Who we eat with influences how much and what kinds of food we consume, and varies among different kinds of relationships.
Researchers examined data on food choices and social ties for participants in the Framingham Heart Study three times during 10 years (1991–2001). Associations were made between the cohort member (ego) and “alters”—a spouse, friend, brother or sister. Seven types of food patterns were identified by shorthand as: (1) meat and soda; (2) sweets; (3) alcohol and snacks; (4) light eaters; (5) caffeine-avoidant; (6) offsetting; and (7) healthier.
With few exceptions, food pattern correlations were most concordant among spouses and friends. Spouses highly correlated on alcohol and snacks. Friends correlated on alcohol and snacks, and healthier patterns. Brothers were most highly correlated on meat and soda, alcohol and snacks, and healthier; sisters correlated on the healthier pattern.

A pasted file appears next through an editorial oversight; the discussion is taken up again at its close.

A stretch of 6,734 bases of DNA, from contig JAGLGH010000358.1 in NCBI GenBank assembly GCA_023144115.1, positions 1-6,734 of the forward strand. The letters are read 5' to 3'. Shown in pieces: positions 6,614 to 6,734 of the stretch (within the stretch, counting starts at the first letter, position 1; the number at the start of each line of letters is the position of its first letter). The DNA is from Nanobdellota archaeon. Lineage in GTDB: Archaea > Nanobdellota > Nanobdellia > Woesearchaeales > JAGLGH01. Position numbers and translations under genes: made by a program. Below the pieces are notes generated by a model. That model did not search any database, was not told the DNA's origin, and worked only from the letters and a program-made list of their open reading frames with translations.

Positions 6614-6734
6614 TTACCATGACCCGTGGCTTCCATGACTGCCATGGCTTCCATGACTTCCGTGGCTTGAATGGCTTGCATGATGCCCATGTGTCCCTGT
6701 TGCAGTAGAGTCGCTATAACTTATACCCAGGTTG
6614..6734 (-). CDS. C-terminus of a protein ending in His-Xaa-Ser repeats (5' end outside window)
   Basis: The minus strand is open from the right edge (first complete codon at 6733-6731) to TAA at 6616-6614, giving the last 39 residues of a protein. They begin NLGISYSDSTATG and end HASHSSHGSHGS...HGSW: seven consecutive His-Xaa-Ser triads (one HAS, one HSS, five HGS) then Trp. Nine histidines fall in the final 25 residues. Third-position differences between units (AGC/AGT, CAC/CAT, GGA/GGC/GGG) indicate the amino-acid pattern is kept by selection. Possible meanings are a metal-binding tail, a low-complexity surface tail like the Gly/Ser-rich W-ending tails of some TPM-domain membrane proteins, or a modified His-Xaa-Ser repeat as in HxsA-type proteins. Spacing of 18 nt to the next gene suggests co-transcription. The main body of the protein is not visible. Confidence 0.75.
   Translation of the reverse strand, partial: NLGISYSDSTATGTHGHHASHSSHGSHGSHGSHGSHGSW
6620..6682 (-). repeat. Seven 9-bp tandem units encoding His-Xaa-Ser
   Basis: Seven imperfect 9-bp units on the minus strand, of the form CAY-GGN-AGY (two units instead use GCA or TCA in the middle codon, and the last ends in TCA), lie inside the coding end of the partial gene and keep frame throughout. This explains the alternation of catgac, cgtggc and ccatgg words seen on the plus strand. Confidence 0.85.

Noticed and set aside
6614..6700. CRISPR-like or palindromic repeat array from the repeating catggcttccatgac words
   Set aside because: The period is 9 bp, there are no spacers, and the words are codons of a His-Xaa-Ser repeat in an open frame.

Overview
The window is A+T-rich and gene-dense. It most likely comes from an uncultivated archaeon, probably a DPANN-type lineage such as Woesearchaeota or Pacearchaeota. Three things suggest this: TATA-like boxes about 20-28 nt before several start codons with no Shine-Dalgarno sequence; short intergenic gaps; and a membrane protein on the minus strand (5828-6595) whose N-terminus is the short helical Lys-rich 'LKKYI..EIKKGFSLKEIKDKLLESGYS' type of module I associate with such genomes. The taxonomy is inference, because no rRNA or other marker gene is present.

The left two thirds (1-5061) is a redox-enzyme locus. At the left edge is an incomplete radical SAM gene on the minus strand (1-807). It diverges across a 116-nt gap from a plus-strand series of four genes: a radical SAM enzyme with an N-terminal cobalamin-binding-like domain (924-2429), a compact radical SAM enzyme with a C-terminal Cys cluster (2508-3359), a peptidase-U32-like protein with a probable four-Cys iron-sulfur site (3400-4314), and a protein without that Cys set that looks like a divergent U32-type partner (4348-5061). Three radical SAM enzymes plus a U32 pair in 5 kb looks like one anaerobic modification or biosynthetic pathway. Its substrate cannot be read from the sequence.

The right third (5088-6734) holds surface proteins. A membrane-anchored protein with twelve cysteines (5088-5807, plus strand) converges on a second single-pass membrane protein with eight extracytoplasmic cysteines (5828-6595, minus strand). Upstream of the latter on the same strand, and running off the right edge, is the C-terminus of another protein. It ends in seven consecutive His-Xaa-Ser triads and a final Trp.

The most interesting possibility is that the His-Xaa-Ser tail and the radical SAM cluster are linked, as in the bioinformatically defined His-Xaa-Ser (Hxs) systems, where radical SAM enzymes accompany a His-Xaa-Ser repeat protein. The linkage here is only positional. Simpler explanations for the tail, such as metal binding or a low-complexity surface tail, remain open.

Additionally, what a socially connected peer ate at a previous point of time predicted a concordant current eating pattern, evidence of a social influence process at work.
Knowing that our eating patterns are similar to those with whom we are socially connected “contributes to the perspective—increasingly more supported in the public health field—that when people are connected, their health is connected,” the researchers write.